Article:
ICLE Associate Director Kristian Stout in the Guardian on resisting the urge to punish firms for merely being “too big”
In an interview with the Guardian, ICLE Associate Director Kristian Stout explains that antitrust law is not the proper vehicle for dealing with generalized political concerns, and pursuing firms simply for being “too big” is inadvisable:
Congress bared its teeth last year when it passed bipartisan legislation to strengthen the policing of sex trafficking on websites such as Backpage.com. Despite opposition from many internet companies, it passed 97-2 in the Senate and was signed into law by Trump.
But big tech, which spends millions of dollars on lobbying, would be a far tougher proposition. The companies do not fit the traditional definition of monopolies that push up prices and inflict consumer suffering and it is not clear that existing antitrust laws could be applied. When the FTC previously investigated Google over how it displayed its search results, it concluded there was no antitrust violation and did not break it up. To force Google to part with YouTube and DoubleClick, or Facebook to get rid of Instagram and WhatsApp, would be a radical step that requires a cast iron legal argument.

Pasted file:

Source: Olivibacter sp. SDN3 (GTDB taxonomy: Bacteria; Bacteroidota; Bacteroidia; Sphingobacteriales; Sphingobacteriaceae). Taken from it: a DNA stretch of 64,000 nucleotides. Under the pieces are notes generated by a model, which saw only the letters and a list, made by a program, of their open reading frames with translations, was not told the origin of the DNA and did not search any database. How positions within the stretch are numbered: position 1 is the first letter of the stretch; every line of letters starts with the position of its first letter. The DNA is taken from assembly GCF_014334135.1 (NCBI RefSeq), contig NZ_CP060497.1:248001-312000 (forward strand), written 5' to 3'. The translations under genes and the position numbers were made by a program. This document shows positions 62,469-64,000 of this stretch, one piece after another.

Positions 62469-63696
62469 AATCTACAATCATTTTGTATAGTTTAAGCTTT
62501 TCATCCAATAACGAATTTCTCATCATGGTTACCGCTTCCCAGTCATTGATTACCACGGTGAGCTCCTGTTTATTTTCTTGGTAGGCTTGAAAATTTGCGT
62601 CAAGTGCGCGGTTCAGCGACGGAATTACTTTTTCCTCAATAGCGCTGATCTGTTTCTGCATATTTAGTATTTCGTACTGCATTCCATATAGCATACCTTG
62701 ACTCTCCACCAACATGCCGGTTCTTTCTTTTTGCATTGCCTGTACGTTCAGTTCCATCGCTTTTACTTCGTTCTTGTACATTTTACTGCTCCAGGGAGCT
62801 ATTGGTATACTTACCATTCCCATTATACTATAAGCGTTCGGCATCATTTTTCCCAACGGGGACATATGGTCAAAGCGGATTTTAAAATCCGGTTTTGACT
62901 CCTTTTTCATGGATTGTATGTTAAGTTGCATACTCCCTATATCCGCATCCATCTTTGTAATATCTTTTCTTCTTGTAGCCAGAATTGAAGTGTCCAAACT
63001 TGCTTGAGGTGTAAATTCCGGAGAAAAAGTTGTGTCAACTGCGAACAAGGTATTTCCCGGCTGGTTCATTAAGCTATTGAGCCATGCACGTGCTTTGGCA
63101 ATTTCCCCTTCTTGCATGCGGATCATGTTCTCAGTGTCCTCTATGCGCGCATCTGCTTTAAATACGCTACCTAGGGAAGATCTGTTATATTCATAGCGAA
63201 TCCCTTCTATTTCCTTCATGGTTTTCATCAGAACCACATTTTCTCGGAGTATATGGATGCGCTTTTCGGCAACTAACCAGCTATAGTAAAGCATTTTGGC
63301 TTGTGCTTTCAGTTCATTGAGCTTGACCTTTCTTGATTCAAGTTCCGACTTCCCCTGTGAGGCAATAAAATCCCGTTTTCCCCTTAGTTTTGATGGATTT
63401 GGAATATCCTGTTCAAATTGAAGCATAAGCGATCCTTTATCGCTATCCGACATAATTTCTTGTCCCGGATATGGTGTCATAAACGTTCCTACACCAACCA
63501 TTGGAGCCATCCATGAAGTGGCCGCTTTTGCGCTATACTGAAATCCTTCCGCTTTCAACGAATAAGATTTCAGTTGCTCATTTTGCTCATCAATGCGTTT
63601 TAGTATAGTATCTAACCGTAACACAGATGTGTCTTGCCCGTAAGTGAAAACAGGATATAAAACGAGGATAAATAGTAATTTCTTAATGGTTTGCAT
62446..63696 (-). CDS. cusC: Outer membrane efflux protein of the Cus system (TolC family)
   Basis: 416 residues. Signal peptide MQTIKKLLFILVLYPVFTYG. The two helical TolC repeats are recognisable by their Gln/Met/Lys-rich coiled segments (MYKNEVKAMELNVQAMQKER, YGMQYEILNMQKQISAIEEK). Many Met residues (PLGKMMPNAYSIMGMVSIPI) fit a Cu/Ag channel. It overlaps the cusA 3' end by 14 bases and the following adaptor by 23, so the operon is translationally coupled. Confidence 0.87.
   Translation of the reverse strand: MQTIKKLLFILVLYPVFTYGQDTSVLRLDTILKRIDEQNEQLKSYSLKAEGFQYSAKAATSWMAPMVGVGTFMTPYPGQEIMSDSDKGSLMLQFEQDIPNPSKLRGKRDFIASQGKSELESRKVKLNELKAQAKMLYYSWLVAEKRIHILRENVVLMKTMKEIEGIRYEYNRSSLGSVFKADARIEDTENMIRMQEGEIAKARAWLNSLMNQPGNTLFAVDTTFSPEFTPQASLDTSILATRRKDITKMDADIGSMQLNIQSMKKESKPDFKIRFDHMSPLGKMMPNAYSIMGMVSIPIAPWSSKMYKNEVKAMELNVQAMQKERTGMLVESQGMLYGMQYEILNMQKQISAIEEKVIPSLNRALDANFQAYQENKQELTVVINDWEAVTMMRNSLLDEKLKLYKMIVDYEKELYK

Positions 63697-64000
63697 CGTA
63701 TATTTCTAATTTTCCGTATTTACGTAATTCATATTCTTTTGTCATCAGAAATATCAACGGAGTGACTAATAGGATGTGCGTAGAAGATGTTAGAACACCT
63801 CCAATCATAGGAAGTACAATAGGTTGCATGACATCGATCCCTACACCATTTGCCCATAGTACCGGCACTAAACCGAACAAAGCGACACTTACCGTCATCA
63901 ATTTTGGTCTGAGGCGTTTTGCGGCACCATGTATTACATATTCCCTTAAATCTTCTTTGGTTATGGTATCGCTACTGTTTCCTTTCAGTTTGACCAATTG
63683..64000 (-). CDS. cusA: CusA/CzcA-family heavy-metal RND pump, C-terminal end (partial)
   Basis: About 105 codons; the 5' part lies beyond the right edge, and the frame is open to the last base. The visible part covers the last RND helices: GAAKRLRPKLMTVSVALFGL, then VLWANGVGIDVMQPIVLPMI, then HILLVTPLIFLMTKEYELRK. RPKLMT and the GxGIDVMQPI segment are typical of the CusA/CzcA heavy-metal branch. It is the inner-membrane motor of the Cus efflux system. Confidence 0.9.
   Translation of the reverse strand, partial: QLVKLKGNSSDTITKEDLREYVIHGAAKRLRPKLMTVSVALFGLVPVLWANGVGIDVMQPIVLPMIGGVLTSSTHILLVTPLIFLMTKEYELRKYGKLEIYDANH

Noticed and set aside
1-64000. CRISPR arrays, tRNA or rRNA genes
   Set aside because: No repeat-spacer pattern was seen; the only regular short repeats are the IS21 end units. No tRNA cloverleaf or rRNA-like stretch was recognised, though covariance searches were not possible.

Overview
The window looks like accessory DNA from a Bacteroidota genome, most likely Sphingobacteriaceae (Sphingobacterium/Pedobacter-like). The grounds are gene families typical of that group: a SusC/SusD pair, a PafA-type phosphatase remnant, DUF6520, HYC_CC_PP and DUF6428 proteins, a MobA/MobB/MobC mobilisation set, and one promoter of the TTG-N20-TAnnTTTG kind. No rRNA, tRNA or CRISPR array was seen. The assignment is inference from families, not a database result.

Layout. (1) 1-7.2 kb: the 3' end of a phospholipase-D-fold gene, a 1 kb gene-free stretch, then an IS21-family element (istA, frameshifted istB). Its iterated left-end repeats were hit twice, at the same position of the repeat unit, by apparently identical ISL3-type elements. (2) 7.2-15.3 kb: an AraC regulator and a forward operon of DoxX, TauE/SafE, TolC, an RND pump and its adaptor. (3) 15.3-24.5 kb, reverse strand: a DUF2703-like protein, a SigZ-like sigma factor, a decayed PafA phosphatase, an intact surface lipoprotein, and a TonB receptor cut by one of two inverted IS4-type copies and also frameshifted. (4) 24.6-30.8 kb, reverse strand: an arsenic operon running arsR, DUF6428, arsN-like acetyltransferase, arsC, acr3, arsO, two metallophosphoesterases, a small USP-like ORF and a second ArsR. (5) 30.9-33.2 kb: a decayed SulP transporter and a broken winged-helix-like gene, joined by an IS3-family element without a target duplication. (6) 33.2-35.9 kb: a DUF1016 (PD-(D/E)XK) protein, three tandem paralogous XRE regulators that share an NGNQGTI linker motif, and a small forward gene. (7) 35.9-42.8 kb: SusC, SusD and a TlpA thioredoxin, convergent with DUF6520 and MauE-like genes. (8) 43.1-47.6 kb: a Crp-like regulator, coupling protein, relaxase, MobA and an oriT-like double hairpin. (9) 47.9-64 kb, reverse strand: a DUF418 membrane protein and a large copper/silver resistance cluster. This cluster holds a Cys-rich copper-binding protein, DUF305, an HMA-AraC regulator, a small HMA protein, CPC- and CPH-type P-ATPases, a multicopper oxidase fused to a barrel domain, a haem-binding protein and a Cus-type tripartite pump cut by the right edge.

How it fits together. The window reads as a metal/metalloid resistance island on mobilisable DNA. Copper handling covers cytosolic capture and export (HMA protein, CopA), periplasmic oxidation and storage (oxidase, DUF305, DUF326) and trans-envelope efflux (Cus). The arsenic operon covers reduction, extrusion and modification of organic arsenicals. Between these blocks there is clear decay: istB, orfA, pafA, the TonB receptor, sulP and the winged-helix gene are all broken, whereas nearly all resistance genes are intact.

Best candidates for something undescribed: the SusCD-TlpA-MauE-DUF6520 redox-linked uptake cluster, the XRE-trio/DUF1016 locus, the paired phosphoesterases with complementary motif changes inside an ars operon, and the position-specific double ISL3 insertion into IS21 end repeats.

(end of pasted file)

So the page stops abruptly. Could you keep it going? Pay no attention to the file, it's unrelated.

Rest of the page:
Kristian Stout, associate director of the International Center for Law & Economics, said: “I’m very sceptical as to whether you would call them ‘too big’ in the classical sense because it’s an ill-defined criterion.
“There’s always been a contingent of the Democratic party that’s sceptical of big business in one form or another. Republicans are getting more interested because they say conservative speech is being suppressed, but using antitrust laws is absolutely the wrong way to deal with that.”